The Tiger Trail on Spokane’s South Hill may be no more.
The Spokane City Council may put $25,000 toward a study looking at replacing the 84-year-old uneven pedestrian path with a paved pedestrian and bicycle commuter trail. Funding for the study, which council members still are considering, could take a year to secure and would be matched by the city’s parks department.
Neighborhood activists support the plan, saying it will complement their efforts to cut down on crime in the area. They are proposing to create the city’s third alcohol impact area, which could place restrictions on the sale of some alcohol.
Councilman Jon Snyder, who is in favor of creating a non-motorized commuter path on the South Hill, said he anticipated pushback similar to what the city faced when it proposed widening and paving the Ben Burr Trail in the East Central neighborhood. That trail project, which will connect Liberty Park to the University District and Centennial Trail, is fully funded and should be complete within a year. Some East Central residents called the planned trail a “bike freeway,” and said the project will destroy the character of the trail.
Snyder, though, believes the new trail would offer the best way to get up the hill, especially compared to the current state of Tiger Trail, which is part handmade staircase, part rocky trail.
“It’s so hard finding ADA-accessible ways up and down the South Hill,” he said, referring to the Americans with Disabilities Act. “It’s a very challenging route. The idea would be to connect Cliff Drive to Howard Street. Once you get to Howard you have bike lanes, which go downtown and to Riverfront Park. Once you get to Cliff, you can get to lower Manito Boulevard and beyond.”
Still, Snyder said the level of concern about crime on the Tiger Trail could convince opponents of the need for a more popular and better-lit path.
“The crime and activity concerns are getting to a point where people are frustrated and more open to trying a different strategy,” Snyder said. “A new trail would be well-lit, so people can use it when it’s dark. There’d be enough commuter traffic there, so we think it could be a really compelling project.”
Patricia Hansen, chairwoman of the Cliff-Cannon Neighborhood Council, said Snyder and Councilman Mike Allen had talked to her about the possible replacement of Tiger Trail.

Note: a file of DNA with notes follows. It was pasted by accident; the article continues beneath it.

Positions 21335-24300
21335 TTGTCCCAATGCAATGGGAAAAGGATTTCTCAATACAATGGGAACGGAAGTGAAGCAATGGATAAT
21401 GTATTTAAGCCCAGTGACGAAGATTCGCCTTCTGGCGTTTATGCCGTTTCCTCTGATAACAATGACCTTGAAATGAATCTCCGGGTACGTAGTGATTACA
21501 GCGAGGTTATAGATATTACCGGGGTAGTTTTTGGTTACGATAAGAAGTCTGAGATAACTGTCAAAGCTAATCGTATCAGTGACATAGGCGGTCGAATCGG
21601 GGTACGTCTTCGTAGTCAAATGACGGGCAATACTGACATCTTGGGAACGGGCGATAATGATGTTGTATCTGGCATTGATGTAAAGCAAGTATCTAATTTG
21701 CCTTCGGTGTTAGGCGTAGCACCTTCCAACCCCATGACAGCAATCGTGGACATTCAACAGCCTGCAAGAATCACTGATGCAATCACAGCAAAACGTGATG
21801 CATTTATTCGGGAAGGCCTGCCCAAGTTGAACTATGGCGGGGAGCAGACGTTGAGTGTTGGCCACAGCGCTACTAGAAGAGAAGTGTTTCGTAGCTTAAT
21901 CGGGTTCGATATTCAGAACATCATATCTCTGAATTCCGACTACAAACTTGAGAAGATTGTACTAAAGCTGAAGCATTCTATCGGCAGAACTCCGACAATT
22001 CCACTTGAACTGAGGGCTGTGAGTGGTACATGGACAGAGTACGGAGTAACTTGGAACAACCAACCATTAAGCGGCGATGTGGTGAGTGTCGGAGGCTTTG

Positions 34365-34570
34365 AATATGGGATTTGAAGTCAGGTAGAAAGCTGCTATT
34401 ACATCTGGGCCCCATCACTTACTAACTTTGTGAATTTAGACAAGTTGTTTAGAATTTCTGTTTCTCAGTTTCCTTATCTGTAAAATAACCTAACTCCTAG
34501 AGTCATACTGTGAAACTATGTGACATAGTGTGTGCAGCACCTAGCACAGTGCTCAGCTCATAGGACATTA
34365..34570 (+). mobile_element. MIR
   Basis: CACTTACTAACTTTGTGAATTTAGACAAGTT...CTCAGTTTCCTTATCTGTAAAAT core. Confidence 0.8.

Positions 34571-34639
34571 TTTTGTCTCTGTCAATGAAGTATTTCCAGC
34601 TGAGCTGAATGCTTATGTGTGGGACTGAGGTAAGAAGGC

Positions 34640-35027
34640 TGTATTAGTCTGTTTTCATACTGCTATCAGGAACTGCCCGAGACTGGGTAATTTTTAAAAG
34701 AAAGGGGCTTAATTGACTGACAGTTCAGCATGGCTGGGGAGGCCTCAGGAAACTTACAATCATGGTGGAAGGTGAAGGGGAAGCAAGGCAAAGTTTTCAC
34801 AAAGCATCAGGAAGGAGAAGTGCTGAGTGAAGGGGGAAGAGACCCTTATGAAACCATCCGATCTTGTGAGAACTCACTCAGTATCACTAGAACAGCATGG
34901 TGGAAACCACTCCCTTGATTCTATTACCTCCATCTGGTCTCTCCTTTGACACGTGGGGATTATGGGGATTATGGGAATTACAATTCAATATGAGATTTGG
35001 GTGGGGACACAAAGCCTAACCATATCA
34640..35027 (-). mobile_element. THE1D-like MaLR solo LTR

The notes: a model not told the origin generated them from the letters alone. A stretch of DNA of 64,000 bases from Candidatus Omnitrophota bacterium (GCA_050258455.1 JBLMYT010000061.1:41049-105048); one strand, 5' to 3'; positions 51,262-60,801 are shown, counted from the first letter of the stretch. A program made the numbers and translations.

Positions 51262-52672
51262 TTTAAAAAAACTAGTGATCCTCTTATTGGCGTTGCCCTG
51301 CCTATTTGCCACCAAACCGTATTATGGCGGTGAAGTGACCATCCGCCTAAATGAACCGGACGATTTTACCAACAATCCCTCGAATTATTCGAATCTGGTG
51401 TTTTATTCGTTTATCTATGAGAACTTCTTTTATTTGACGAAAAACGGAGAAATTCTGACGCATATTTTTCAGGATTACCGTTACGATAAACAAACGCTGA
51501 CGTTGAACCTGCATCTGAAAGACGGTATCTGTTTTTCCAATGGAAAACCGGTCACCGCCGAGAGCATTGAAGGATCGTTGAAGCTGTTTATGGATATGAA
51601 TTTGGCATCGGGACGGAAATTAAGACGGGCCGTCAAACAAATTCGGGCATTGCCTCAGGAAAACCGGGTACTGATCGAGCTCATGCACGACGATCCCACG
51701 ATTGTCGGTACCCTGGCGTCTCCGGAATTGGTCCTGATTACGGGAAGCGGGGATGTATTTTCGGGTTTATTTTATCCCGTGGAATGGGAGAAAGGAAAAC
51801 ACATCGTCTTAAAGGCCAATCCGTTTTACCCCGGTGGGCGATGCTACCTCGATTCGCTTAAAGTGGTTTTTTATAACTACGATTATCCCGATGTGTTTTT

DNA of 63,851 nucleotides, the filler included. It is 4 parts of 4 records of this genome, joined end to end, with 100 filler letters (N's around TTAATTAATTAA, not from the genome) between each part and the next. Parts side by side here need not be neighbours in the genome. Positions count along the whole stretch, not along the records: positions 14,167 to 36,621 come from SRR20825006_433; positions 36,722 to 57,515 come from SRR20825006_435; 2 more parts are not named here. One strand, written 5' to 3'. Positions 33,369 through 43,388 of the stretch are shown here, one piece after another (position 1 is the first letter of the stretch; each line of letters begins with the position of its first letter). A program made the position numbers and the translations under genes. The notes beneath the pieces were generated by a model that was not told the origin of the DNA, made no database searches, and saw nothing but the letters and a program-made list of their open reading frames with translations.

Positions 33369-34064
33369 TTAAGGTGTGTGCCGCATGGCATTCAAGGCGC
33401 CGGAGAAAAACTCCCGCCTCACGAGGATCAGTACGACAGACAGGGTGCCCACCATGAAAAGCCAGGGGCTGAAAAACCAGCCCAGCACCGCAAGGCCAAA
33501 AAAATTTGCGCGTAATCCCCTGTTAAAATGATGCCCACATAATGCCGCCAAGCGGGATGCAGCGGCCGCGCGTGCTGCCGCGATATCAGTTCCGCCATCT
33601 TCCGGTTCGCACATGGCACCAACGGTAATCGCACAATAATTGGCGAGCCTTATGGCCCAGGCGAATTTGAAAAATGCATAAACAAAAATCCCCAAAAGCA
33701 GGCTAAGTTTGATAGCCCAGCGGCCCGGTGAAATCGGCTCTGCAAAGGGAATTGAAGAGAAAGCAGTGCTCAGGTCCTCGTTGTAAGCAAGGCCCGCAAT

“In general, we are absolutely in support of preserving historical places. Tiger Trail is a historical place,” Hansen said. “If the end result is a more positive result, I can’t imagine there’s going to be opposition from the neighborhood council.”
The level of noise and litter problems near Tiger Trail at Edwidge Woldson Park on Cliff Drive persuaded the city last month to increase police patrols and move several large boulders to prevent parking along the scenic boulevard.
Monique Cotton, parks department spokeswoman, said the city was concerned with trash being left at the site and thrown over the cliff. Since the boulders were moved, parks staff have noticed a decrease in trash left in the area, Cotton said.
“We’re committed to doing what we can to improve the neighborhood,” Cotton said.
Hansen said the neighborhood council places blame for the nuisance issues on the Zip Trip convenience store at West 10th Avenue and South Walnut Place.
“It became clear that there were some issues with fortified beer and alcoholic products being sold at the Zip Trip,” she said. “What we discovered was since the downtown alcohol impact area has been in place and enforced, it’s pushed the problem out to other neighborhoods.”
Hansen said the impromptu parties on Cliff Drive get their booze from the store.
“It’s just a direct line from the Zip Trip,” Hansen said. “There’s pretty significant partying going on up there.”
Earlier this month, the neighborhood council sent a letter to the Zip Trip corporate office in Spokane Valley asking that the South Hill location stop selling high-alcohol, low-cost beer.
A request for comment from Zip Trip was not immediately returned Friday.
If the store doesn’t respond by July 11, Hansen said, the neighborhood will work with the state Liquor Control Board to implement an alcohol impact area on the South Hill. Similar areas exist downtown and in East Central, preventing the sale of certain types of “fortified” alcoholic beverages and restricting container sizes with the goal of reducing public drunkenness and other related problems.
“It’s just very much in the beginning stages,” Hansen said, referring to efforts to address residents’ concerns. “But by creating a safer, more family-friendly trail, we think it will make it a little safer on that end of the neighborhood.”
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